The dampened chipboard can be "kneaded
worked

by rolling or bending to achieve many angles and

positions. If it accidentally tears, simply repair it with

packing tape. As the chipboard is moistened, it will

become more flexible, but also more fragile.

Step 4: When dry, paint


and collage as desired.

4. If possible, allow the legs to dry until moving on to the


rest of the sculpture. Continue to wrap the rest of the
body until it is covered in at least two layers of tape.
Make sure the figure is posed in the exact position
desired before setting it aside to dry because the pose
cannot be adjusted once the tape is fully set.
5. Paint and collage the figure. Brush white paint or gesso
over the tape first to provide a smoother surface and make
the colors more vibrant. Jazz Tempera is recommended
because it provides a brilliant, glossy finish. Acrylic
paint and markers can also provide color, and
collage materials can be attached with glue.

Options


For extra support and balance, hot-glue the


base of the sculpture to a heavy material, such
as a block of wood, a panel, or tile.

800-

2.

National Core Arts Standards - Visual Arts


Creating
Anchor Standard 1:
Generate and conceptualize artistic ideas and work.

Achieved through preliminary sketches and figure

studies.
Anchor Standard 2:
Organize and develop artistic ideas and work.

Achieved through planning the concept of the figure

as a sculpture and choosing an approach for the pose.
Anchor Standard 3:
Refine and complete artistic work.

Achieved through building the sculpture as described

in the process and making choices for materials.

Presenting
Anchor Standard 4:
Select, analyze, and interpret artistic work for presentation.

Achieved through comparing Degas' figure studies in

wax and the bronze castings that were made to

preserve them after his death.
Anchor Standard 5:
Develop and refine artistic techniques and work for
presentation.

Achieved through preparing the sculpture to stand

on display and formulating narratives for the viewer.
Anchor Standard 6:
Convey meaning through the presentation of artistic work.

Achieved through contrasting the social, cultural, and

political experiences Degas faced with his "Little Dancer"

sculpture with student's experiences in creating and

displaying their sculptures.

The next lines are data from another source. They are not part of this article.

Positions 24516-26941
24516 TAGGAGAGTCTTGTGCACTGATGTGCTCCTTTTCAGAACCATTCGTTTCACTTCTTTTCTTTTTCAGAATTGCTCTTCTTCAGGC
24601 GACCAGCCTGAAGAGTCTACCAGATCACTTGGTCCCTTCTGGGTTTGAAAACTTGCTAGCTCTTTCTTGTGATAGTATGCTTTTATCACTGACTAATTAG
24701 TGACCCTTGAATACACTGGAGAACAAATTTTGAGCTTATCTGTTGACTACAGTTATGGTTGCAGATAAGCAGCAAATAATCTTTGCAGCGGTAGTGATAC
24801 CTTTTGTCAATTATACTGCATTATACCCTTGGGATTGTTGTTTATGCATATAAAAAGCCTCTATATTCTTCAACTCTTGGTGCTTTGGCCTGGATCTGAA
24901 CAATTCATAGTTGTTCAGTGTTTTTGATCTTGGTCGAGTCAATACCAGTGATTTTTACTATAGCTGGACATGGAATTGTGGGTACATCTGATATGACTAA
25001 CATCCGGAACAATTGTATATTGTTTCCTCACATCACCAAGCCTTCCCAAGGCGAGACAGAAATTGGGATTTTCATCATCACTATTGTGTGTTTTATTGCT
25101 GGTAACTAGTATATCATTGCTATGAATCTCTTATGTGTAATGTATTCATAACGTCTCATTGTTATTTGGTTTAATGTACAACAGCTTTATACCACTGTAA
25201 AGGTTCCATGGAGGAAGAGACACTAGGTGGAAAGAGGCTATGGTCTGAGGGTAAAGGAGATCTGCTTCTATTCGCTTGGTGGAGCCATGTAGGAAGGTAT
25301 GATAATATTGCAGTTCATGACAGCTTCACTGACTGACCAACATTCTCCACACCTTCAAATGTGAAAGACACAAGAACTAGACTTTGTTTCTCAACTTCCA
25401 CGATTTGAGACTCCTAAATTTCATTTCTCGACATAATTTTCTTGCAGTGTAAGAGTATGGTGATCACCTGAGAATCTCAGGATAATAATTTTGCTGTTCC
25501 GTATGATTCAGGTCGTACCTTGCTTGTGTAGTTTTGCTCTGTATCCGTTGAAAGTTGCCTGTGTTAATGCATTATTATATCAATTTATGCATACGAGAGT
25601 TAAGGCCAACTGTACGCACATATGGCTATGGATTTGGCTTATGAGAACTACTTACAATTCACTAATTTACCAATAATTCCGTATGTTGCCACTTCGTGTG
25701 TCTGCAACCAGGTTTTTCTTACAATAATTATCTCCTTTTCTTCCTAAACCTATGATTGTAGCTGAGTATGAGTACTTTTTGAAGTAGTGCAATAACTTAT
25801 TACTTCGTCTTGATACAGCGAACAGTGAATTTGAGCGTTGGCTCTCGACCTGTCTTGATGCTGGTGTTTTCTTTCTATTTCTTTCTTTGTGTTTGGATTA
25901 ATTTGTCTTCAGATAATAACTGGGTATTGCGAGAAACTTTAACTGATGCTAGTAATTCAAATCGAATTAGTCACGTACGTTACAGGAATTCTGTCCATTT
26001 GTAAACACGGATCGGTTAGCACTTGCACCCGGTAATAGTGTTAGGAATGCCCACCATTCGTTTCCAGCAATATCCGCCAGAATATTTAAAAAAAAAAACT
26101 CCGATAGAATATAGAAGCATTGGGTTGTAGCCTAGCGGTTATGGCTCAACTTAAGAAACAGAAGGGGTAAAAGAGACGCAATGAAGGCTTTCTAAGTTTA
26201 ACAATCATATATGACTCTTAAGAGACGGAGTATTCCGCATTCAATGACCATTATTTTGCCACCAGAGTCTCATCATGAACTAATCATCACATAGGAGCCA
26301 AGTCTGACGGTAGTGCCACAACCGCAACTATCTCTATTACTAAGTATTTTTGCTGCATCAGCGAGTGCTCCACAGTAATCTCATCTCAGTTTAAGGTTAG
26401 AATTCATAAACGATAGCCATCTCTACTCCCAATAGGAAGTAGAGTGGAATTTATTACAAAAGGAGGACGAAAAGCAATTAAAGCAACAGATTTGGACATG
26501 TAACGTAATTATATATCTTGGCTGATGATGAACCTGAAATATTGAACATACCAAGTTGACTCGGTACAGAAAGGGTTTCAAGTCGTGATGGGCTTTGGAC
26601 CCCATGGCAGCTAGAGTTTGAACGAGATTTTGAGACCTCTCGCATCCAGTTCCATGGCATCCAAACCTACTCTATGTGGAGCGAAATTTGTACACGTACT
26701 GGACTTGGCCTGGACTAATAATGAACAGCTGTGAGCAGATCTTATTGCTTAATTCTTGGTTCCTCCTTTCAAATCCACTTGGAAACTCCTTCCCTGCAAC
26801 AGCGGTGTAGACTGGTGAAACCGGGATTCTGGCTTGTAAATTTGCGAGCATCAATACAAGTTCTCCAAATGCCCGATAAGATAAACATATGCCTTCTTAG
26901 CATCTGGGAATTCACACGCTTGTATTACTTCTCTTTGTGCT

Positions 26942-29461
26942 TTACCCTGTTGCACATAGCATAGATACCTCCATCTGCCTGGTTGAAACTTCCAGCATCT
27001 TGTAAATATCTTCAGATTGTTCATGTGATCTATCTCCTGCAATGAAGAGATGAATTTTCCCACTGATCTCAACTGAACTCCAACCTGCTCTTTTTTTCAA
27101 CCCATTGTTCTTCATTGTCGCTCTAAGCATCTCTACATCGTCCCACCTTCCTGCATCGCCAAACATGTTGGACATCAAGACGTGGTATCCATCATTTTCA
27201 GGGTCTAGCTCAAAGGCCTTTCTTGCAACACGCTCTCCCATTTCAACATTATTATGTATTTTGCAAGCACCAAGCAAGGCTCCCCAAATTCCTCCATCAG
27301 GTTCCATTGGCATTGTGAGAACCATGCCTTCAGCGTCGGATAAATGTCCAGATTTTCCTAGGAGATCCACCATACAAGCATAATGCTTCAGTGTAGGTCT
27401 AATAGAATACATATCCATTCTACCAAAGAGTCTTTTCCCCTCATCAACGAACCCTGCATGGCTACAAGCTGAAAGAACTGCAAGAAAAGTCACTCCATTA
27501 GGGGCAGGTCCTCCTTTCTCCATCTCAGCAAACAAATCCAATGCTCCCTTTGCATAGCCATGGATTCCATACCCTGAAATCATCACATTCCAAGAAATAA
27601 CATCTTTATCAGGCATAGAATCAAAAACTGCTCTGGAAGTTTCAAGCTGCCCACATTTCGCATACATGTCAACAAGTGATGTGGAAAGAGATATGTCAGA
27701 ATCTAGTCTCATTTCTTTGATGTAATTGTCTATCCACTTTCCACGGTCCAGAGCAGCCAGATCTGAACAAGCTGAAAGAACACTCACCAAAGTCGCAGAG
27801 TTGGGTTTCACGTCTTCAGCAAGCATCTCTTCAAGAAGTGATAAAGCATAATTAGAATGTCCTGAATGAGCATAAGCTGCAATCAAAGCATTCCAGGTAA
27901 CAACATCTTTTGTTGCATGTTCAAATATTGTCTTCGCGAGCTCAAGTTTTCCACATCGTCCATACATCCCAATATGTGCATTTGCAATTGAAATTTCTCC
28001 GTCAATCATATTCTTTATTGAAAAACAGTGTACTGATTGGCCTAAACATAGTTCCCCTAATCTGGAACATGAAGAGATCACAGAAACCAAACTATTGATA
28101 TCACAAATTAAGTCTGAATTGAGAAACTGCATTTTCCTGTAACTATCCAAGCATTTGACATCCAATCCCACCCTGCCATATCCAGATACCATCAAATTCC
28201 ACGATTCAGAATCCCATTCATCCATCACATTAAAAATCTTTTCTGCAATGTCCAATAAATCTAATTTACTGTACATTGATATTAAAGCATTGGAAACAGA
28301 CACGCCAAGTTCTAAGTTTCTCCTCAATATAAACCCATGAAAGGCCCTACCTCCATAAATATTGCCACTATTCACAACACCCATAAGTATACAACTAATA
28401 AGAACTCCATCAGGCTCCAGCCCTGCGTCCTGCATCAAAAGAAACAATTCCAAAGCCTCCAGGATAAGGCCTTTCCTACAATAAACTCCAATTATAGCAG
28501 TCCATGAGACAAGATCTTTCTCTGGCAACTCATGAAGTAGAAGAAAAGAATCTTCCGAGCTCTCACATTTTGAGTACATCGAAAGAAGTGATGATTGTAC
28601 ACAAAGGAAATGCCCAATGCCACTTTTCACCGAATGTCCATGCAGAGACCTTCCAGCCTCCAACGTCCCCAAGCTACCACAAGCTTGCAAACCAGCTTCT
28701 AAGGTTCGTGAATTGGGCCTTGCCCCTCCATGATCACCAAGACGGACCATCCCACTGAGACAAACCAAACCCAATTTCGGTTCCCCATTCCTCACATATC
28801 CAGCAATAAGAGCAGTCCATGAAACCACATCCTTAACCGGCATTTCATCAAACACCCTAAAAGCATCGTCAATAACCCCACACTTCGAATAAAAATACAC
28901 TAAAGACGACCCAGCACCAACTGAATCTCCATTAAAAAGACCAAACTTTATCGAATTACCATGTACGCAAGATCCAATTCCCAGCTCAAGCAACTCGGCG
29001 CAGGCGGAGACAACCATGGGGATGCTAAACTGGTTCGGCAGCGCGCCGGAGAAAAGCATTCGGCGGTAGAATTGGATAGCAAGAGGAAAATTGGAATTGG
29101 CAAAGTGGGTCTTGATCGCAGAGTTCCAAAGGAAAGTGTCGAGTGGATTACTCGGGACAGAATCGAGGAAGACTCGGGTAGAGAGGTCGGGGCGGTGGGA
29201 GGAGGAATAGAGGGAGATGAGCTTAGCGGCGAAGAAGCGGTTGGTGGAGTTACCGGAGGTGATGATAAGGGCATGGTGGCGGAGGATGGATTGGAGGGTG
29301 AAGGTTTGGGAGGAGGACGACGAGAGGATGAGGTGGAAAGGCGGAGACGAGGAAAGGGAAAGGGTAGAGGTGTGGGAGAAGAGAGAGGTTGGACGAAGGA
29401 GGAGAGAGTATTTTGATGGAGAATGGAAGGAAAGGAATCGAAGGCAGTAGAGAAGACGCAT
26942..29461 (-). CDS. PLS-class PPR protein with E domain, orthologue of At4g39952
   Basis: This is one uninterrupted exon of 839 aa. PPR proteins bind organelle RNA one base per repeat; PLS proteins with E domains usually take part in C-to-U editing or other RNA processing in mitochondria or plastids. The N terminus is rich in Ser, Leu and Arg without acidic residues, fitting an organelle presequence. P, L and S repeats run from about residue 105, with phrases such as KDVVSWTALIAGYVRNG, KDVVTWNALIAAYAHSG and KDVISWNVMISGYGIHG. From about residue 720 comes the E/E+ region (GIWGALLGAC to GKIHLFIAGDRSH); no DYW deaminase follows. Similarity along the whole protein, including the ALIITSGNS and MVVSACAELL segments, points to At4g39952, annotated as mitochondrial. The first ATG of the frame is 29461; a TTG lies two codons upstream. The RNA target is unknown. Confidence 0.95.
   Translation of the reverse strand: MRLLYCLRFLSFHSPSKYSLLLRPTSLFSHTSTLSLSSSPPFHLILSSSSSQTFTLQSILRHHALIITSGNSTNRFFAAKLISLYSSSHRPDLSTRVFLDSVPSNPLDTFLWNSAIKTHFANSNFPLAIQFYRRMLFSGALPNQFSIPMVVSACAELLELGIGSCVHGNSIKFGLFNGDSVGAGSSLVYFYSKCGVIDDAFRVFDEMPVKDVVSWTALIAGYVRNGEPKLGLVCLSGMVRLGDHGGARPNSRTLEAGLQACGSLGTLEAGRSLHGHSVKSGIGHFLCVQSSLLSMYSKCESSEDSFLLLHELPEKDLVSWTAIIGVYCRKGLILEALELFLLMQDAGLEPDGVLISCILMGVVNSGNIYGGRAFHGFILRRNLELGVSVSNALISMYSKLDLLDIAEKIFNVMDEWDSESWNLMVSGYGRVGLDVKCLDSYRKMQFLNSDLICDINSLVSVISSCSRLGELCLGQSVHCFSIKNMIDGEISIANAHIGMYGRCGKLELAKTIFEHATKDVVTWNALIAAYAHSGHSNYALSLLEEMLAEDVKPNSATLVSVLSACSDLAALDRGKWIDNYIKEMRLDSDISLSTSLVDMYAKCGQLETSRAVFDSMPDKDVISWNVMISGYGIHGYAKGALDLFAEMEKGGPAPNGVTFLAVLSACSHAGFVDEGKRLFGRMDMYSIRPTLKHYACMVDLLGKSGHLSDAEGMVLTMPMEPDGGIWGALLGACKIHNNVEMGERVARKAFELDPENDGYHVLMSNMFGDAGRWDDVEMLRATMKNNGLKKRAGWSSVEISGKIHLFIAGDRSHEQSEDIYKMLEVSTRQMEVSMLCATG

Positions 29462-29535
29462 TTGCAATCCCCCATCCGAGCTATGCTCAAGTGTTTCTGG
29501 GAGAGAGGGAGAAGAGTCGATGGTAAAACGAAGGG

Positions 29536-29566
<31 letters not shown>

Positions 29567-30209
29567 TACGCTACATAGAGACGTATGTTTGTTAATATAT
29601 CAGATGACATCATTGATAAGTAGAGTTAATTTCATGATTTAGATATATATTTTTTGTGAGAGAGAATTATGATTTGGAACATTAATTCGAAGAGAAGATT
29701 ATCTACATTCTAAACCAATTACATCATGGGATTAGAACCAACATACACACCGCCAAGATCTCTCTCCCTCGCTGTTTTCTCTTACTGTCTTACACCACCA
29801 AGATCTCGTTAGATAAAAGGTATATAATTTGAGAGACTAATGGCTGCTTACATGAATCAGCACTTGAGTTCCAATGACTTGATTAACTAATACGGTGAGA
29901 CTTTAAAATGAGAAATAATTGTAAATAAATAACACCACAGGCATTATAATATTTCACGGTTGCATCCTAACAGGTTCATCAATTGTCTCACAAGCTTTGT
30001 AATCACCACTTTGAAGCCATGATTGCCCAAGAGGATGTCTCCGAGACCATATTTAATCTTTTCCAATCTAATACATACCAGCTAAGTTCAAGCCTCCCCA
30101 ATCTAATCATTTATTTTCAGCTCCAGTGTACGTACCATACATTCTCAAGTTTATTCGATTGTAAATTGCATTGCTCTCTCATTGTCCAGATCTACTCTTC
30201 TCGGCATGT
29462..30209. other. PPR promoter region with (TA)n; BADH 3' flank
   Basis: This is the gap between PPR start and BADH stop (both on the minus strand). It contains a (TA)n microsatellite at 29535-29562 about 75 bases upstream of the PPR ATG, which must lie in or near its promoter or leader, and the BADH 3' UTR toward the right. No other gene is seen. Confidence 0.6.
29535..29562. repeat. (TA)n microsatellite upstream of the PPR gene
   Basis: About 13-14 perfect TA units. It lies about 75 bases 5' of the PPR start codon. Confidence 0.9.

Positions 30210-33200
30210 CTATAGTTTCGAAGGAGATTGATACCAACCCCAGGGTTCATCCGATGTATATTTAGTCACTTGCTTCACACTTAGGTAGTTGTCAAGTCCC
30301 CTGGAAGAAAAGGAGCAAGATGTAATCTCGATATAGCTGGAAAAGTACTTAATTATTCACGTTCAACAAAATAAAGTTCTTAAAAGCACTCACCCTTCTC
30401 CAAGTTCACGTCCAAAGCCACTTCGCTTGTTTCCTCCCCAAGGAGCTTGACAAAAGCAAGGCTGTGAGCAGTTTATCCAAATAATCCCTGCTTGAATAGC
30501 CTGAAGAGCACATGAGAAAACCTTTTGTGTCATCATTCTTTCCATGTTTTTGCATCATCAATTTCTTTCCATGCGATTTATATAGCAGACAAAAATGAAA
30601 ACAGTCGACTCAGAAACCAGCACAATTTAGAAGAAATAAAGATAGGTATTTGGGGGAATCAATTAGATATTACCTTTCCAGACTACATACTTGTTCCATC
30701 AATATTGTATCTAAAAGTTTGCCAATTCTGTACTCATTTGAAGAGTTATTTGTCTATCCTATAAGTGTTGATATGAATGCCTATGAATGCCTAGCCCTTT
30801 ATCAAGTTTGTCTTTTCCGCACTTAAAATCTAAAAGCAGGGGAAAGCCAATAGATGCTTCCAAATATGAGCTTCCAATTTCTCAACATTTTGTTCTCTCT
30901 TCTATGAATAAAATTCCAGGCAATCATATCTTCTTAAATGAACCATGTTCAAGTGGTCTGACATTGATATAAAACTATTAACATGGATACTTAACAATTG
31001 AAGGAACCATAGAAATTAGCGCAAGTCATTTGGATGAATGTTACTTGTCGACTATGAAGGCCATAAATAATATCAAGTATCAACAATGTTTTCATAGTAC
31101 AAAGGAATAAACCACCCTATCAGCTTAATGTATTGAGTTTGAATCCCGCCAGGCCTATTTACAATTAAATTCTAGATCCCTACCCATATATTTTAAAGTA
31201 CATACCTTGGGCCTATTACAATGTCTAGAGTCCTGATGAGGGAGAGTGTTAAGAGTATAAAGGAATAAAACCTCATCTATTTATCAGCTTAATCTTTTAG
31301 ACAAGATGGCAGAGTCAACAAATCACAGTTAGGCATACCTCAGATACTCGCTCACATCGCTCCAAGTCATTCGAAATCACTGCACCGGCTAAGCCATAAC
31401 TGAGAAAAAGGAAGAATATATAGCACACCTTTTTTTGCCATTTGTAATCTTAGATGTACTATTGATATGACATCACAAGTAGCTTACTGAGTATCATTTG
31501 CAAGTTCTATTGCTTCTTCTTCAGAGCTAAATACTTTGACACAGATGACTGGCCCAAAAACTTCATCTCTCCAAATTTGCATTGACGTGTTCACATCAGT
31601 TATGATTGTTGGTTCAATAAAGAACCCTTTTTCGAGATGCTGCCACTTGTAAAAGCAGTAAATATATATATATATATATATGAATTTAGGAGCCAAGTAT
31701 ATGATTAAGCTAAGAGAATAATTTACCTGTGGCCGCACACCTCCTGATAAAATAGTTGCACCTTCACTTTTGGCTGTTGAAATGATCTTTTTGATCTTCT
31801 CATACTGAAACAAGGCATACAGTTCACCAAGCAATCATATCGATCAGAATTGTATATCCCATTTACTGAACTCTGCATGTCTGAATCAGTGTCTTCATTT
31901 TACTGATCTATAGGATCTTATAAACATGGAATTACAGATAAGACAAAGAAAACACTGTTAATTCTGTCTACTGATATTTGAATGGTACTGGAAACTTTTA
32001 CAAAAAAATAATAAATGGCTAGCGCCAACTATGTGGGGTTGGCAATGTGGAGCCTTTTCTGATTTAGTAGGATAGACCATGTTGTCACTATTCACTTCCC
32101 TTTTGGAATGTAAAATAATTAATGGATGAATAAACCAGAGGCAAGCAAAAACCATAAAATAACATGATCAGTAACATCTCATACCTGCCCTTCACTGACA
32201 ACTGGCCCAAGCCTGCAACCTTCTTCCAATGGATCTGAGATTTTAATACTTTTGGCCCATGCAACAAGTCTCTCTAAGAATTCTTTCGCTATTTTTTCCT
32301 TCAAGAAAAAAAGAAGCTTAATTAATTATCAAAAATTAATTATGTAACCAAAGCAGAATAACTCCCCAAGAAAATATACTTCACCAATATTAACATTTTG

Responding
Anchor Standard 7:
Perceive and analyze artistic work.

Achieved by responding to the expression of the

figure sculptures and their influences.
Anchor Standard 8:
Interpret intent and meaning in artistic work..

Achieved through exploration of the artist's choices

of structure, subject matter, media choices, and mood

conveyed.
Anchor Standard 9:
Apply criteria to evaluate artistic work.

Achieved through established classroom criteria.

Connecting
Anchor Standard 10:
Synthesize and relate knowledge and personal experiences
to make art.

Achieved by creating a figure sculpture that reflects

a personal interest or observation.
Anchor Standard 11:
Relate artistic ideas and works with societal, cultural, and
historical context to deepen understanding.

Achieved by comparison of Degas' surroundings

and influences with contemporary environments.

National Standards for Visual Arts Education


Content Standard #1 Understanding and applying media,
techniques, and processes.
5-8 Students select media, techniques, and processes;
analyze what makes them effective or not effective in
communicating ideas; and reflect upon the effectiveness of
their choices.
9-12 Students conceive and create works of visual art that
demonstrate an understanding of how the communication of
their ideas relates to the media, techniques, and processes
they use.
Content Standard #3 Choosing and evaluating a range of
subject matter, symbols, and ideas.
5-8 Students integrate visual, spatial, and temporal
concepts with content to communicate intended meaning in
their artworks.
9-12 Students differentiate among a variety of historical
and cultural contexts in terms of characteristics and
purposes of works of art.